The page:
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what are the two reasons that humans must eats?
- For calories
- For building blocks used for growth and repair
Protein, carbohydrates and fat are readily interconverted (T/F)?
True, they are can be interconverted after being broken down into intermediates.
Protein, carbs and fat can be used for both____________ and ________________.
energy production and growth
absorptaive and postabsorpative states are under teh control of what hormones?
Which organ plays a strong role in determining the transition between absorptaive and postabsorptive states?
The pancreas's main role in metabolism
transition between absoptaive and postabsoptive states.
how many hours after a meal are the absobed nutrients distributed and stored?
What two things are amino acids commonly used for?
protein synthesis and deaminated and used as fuel substrates
Amino acids leave the GI and distribute to what two areas?
Muscle and Liver
Sugars leave the GI and redistribute to what tissues?
Muscle, Liver, Adipose (Almost all tissues)
Triglycerides distribute to what tissues after absorption?
When glucose arrives in the muscle it is converted into:
When glucose arrives in the adipose tissues it is converted into:
alpha-glycerol phosphate and fatty acids and then those are combined to form triglycerides
When glucose is used for energy what is it broken down into?
water, CO2 and energy
In the liver what three things can Glucose become?
- alpha-glycerol phosphate
- fatty acids
Which amino acid breakdown product is used to make fatty acids and eventually triglycerides?
When amino acids reach the liver they can be broken down into what products?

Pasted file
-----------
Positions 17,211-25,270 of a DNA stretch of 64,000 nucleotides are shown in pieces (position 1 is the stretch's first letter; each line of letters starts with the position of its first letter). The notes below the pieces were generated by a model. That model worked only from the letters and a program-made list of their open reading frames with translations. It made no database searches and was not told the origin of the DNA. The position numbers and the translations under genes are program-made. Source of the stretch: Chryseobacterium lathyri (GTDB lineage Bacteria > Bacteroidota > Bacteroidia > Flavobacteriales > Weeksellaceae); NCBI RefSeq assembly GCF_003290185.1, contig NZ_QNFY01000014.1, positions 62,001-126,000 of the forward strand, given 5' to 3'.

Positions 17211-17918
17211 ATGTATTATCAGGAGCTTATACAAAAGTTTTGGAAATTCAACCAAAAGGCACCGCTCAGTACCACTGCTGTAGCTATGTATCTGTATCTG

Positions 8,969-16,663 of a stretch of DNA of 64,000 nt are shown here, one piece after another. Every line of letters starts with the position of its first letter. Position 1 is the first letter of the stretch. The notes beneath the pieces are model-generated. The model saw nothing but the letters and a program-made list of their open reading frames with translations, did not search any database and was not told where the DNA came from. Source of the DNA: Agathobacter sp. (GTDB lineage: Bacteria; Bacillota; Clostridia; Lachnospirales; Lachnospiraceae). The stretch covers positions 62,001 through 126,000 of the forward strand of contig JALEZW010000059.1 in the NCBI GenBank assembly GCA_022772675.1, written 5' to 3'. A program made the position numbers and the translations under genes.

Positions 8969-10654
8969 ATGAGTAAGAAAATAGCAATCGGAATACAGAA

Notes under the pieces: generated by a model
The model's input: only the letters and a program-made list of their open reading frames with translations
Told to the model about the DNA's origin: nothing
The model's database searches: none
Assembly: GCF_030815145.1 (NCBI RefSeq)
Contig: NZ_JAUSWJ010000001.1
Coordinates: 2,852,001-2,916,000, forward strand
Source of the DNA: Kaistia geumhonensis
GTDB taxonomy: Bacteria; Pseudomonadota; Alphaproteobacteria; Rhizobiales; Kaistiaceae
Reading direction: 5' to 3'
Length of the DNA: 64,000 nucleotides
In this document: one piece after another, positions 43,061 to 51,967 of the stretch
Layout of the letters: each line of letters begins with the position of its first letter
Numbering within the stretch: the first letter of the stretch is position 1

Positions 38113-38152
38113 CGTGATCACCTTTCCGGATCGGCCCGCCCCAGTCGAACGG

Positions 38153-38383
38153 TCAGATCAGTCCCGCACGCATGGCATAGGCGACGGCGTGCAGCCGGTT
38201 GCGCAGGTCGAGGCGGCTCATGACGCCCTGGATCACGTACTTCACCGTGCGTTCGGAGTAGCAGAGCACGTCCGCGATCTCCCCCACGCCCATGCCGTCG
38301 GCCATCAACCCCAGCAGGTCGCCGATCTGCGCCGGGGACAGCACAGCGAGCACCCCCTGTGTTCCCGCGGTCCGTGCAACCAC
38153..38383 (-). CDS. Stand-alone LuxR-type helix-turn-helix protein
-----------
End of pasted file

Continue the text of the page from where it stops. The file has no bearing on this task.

Alph-ketoacids produced in the liver from AA can become what products?
- energy (Co2 and water)
- Fatty Acids
Tri glycerides produced in teh liver are stored where?
How many hours of fasting before nutrient stores are used?
What is the main emphasis of mobilizing stored nutrients?
maintaining glucose for the brain
What liver storage nutrients are can be used to make glucose?
Fatty acids use what intermediate to fuel tissues with energy?
what type of synthesis occurs during fasting?
What type of synthesis occurs during feasting?
What fuel does the body use during feasting?
What fuel does the body use during fasting?
Many different types
The body is concerned with make what type of molecules during feasting?
the body is concerned with what type of catabolism primarily during fasting?
What general types pf glandular cells does the pancreas contain?
exocrine and endocrine
Which general type of secretory cell is most prevalent in the pancreas?
exocrine acinar cells
What do exocrine acinar cells of the pancreas secrete?
proteases (and others) into teh small intestine.
What percent of the pancreatic mass does the islets of langerhans occupy?
The islets of langerhans are what general type of secretory cell?
A general description of the islets of langerhans is:
cluster of endocrine cells
How many types of secretory cells occupy teh pancreas?
what differntiates the four different types of secretory cells in the pancreas?
The peptides that they make
What are the four types of endocrine cells of the pancreas?
What do F cells of the pancreas secrete?
What do Delta cells of the pancreas secrete?
What do Beta cells of the pancreas secrete?
What do Alpha cells of the pancreas secrete?
Glucagon is secreted by what pancreatic cells?
Insulin is secreted by what pancreatic cells?
Pancreatic Peptide is secreted by what pancreatic cells?
Somatostatin is secreted by what pancreatic cells?
What does plasma insulin cause in muscle?
- Synthesis of glycogen and protein
- Uptake of glucose and amino acids
What does insulin cause in the Adipose tissue?
- Uptake of glucose
- Synthesis of Triglycerides
What does insulin cause in the liver?
- Uptake of Glucose
- Synthesis of Triglycerides and glycogen
- no ketone synthesis
When plasma insulin is low what is teh effect in the muscle?
- Decreased uptake of Glucose
- Catabolism of glycogen and protein
- Relseaseof AA's
- Uptake and use of Fatty acids
Decreased plasma insulin has what effect on Adipose tissue?
- Decreased glucose uptake
- net triglycerise catabolism
- Release of glycerol and fatty acids
What effect does decreased insulin plasma concentration have on the liver?
- Glucose release increases
- Glycogen ctabolism
- Ketone synthesis and release